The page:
The discipline of meditating day and night in the Book of the Lord (Joshua 1; Psalm 1) is a costly art, hard won in any age--perhaps even more so in today's stressful times of multi-tasking ministry and cut-and-paste computing.
First hand-written in black-and-red notebooks from scraps of paper, using only a King James Bible and a Strong's Concordance, The House of God records the spiritual exercise of a working pastor and itinerant preacher over eighteen months, the last six spent confined to hospital with injured legs.
For pastors and students of the Gospel ministry, the book furnishes a three-year course for weekly private worship, complete with original hymns, select Bible readings, and intense devotional meditations on Paul's First Epistle to Timothy.
The author prayerfully aims to nourish "the inner man of the heart" and to encourage the practice of Scripture meditation. May it prompt King Jesus' servants to heed their life and doctrine as people of God called to "the house of God, the Church of the living God, the ground and pillar of the truth."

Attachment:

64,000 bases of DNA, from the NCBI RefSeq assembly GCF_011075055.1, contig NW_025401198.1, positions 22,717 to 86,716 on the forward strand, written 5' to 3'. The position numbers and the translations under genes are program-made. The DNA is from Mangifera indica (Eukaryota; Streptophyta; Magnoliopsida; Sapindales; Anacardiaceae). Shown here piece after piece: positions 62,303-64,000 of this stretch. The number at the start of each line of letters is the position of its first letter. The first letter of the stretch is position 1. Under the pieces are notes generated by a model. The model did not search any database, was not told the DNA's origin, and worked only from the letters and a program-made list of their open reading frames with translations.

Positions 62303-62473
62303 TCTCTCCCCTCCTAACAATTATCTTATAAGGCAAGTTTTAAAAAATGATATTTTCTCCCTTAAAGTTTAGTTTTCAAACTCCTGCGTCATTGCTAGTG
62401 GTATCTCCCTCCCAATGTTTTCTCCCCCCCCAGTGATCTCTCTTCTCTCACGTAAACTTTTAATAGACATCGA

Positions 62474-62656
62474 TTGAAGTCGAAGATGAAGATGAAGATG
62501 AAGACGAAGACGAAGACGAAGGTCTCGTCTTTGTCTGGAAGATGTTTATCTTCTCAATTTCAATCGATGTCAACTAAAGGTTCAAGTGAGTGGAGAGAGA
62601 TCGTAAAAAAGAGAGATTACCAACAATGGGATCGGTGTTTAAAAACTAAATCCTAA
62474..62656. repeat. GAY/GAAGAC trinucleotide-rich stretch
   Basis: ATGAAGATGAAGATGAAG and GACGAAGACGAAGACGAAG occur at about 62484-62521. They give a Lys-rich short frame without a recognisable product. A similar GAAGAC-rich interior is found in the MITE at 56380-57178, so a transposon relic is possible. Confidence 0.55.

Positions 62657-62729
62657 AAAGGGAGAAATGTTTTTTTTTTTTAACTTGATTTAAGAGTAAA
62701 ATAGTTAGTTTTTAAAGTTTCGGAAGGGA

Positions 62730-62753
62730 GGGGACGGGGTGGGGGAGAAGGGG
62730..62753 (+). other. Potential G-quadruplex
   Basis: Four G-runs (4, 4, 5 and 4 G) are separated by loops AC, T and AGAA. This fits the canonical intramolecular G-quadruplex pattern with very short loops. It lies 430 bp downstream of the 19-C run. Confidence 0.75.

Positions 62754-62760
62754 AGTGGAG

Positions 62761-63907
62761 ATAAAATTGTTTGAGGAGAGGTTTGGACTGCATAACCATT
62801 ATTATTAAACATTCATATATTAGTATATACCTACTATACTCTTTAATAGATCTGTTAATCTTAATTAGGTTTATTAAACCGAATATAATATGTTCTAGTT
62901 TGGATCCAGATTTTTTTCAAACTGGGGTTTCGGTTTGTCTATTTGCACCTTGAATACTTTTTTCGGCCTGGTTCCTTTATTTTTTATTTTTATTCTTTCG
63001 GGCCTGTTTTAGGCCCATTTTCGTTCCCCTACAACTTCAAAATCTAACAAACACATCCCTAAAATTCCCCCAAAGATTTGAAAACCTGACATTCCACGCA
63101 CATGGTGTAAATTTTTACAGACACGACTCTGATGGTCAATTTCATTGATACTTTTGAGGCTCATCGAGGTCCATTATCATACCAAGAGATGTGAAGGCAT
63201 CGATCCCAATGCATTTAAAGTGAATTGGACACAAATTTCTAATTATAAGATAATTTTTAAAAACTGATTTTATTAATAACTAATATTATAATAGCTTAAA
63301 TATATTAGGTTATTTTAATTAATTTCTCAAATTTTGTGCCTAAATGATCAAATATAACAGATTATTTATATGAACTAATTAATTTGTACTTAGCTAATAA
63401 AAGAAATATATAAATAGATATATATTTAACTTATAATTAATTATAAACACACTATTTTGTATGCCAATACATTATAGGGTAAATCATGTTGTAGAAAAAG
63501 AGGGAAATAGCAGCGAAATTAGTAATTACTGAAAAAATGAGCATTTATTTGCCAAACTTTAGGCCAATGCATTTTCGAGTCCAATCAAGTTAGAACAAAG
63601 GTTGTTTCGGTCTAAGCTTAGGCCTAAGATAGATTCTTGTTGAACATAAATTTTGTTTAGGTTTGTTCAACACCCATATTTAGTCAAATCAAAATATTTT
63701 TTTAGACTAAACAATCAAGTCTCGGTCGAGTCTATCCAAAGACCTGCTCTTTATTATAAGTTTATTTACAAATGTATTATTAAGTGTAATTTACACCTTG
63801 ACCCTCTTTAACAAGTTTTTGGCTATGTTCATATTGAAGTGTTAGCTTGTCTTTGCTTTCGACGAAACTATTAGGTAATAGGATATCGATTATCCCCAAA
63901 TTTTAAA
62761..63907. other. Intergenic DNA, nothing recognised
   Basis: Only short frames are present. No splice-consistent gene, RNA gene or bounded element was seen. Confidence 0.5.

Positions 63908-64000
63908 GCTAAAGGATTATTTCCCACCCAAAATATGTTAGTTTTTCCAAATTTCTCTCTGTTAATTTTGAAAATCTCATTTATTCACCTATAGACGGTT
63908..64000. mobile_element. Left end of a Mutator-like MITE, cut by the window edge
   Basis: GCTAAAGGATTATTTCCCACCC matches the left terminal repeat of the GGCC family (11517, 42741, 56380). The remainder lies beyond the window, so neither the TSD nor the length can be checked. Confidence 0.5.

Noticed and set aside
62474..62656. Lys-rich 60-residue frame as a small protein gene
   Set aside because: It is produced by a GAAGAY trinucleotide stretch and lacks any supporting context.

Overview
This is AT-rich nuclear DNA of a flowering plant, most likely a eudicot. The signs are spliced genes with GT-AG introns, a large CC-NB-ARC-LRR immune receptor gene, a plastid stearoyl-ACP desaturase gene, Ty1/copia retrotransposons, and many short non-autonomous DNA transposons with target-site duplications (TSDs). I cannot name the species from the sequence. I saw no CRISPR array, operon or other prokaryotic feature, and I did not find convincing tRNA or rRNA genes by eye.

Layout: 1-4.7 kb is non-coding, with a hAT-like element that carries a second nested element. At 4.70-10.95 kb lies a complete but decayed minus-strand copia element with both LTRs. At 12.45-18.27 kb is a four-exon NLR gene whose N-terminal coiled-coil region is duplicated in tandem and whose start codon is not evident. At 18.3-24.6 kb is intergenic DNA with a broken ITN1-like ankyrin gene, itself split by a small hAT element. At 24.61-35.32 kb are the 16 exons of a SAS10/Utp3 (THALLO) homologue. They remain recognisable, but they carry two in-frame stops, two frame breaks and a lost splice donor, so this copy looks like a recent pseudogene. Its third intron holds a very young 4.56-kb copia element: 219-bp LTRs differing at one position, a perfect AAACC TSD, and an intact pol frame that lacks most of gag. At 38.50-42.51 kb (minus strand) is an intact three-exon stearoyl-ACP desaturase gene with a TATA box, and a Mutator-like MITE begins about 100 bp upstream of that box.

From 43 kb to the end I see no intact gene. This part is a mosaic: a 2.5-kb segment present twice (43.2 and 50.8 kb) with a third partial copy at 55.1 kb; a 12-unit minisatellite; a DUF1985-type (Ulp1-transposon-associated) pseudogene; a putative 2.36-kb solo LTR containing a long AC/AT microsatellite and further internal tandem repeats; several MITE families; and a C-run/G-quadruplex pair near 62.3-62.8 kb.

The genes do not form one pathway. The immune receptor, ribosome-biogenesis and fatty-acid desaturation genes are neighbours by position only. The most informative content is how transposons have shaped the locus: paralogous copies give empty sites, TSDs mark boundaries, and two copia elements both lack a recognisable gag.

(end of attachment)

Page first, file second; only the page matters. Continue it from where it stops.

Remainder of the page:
After introducing the nature of moral arguments generally, Cosgrove devotes one chapter to each of the five rules of biblical interpretation that make ethical appeals to scripture persuasive. He sets forth each rule's rationale, provides examples of its operation, and subjects it to critique.
Based not only on the work of biblical scholars and Christian ethicists but also on Cosgrove's own experience with debates in classrooms, churches, and other Christian contexts, this volume is a valuable aid to readers who employ moral reasoning in real-life settings.
Part one of Style and Structure in Biblical Hebrew Narrative examines a wide variety of symmetrical patterns biblical Hebrew narrative uses to organize its units and subunits, and the interpretive dynamics those patterns can imply. Part two addresses the question of boundaries between literary units. Part three examines devices that biblical Hebrew narrative uses to connect consecutive literary units and subunits.
Chapters in Part One: Structures of Organization are "Reverse Symmetry," "Forward Symmetry," "Alternating Repetition," "Partial Symmetry," "Multiple Symmetry," "Asymmetry." Chapters in Part Two: Structures of Disjunction are "Narrative Components," "Repetition," and "Narrative Sequence." Chapters in Part Three: Structures of Conjunction are "Threads," "Links: Examples," "Linked Threads: Examples," "Hinges: Examples," and "Double-Duty Hinges: Examples."
Jerome T. Walsh, PhD, is a professor of theology and religious studies at the University of Botswana. He is the author of 1 Kings in the Berit Olam (The Everlasting Covenant) Studies in Hebrew Narrative and Poetry series for which he is also an associate editor."